Oxygen deprivation causes tiny blood vessels to grow into the clear tissue of your cornea .
Your doctor uses this light to examine the cornea , iris, lens and anterior chamber of your eye.
The cornea is kept transparent by the continuous removal of fluid by the endothelial cells.
The iris is the colored part of the eye, which lies behind the transparent cornea .
The limbus is the thin area that connects the cornea and the sclera, the white part of the eye.
The colored circular membrane in the eye just behind the cornea is called the iris.
These rays of light first travel through the transparent cornea , and then through the lens, which helps to focus the light.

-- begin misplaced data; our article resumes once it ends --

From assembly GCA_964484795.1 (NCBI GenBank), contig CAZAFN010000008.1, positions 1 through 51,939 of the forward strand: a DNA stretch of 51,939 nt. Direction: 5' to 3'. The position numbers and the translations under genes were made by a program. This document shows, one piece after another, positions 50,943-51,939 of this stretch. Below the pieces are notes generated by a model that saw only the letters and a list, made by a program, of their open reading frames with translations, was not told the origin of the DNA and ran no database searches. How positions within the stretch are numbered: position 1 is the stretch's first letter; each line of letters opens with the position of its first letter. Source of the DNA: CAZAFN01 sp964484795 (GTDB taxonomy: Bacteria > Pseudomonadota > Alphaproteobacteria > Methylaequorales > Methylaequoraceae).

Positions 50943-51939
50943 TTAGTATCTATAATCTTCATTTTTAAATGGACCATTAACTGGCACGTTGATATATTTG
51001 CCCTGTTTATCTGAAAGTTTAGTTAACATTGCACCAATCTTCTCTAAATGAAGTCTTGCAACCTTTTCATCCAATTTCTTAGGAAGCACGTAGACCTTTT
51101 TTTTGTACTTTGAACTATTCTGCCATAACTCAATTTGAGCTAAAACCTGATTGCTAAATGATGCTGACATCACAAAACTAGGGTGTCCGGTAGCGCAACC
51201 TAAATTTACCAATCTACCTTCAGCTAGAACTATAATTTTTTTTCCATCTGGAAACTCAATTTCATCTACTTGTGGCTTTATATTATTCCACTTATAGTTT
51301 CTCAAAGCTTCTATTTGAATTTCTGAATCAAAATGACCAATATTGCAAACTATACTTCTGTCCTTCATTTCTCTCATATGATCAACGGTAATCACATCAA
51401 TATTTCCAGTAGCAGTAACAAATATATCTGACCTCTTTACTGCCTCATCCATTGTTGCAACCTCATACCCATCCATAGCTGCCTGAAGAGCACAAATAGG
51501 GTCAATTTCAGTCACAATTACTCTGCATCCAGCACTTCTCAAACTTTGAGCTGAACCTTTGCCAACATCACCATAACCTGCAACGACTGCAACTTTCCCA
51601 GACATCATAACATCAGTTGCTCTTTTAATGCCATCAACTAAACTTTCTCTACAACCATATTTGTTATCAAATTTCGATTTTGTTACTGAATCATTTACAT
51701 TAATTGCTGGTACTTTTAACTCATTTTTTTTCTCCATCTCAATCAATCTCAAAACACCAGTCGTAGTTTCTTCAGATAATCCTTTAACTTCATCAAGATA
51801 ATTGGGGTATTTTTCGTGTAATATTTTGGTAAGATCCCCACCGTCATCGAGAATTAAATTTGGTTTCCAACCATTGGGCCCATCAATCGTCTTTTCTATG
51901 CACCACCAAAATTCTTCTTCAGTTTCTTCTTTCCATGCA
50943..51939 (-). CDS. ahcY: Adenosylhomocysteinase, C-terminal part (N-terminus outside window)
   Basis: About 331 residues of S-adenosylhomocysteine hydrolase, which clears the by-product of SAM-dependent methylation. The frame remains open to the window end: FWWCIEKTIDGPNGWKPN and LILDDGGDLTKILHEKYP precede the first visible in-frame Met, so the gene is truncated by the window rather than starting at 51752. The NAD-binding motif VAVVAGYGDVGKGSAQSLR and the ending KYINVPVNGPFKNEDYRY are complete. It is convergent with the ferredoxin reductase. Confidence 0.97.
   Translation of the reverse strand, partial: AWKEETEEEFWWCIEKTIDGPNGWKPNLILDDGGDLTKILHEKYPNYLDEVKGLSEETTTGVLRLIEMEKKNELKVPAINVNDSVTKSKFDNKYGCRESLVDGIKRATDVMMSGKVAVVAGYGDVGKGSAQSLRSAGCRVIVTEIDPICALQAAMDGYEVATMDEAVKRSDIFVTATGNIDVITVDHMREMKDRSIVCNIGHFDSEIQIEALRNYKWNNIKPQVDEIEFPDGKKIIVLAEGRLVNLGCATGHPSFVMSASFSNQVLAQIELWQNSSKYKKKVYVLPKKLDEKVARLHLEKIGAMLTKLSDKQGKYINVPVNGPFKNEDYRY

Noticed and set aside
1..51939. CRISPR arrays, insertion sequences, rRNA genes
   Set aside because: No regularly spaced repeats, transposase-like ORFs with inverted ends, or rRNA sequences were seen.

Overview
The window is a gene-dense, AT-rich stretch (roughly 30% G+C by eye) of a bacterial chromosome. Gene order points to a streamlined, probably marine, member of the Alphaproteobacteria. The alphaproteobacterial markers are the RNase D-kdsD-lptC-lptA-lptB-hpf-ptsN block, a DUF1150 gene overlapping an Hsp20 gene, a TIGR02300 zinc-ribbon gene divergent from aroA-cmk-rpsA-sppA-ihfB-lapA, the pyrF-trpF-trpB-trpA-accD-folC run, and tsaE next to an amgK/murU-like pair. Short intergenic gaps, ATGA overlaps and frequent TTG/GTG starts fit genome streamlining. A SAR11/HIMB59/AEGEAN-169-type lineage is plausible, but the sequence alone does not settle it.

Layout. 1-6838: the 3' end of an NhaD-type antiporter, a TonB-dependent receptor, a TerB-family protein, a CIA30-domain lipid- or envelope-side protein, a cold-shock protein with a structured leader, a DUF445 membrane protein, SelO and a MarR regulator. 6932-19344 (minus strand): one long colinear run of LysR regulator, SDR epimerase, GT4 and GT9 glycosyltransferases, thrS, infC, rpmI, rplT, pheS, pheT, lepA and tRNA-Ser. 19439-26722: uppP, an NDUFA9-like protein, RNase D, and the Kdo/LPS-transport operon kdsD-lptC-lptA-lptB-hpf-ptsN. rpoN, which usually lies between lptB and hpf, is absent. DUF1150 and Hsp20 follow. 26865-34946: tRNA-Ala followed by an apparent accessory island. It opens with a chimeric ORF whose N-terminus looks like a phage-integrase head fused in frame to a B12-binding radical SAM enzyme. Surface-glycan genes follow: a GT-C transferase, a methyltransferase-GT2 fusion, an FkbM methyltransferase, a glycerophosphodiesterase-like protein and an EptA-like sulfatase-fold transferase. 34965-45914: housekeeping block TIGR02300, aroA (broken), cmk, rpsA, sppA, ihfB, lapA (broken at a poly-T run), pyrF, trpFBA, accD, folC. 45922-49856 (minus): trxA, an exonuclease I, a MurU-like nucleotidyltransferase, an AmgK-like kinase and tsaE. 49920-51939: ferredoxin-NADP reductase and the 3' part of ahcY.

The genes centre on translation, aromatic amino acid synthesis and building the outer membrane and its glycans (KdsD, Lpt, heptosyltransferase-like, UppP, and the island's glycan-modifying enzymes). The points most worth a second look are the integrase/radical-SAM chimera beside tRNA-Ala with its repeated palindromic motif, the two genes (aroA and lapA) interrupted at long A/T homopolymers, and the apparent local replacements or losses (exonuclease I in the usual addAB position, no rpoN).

The whole eye is not used, only the cornea , the transparent front of the eye, and the sclera, the white part of the eye.
Your cornea is transparent, allowing light to pass through much like clear glass.
The top layer of the cornea is not damaged by the procedure, so there is unlikely to be any pain afterwards.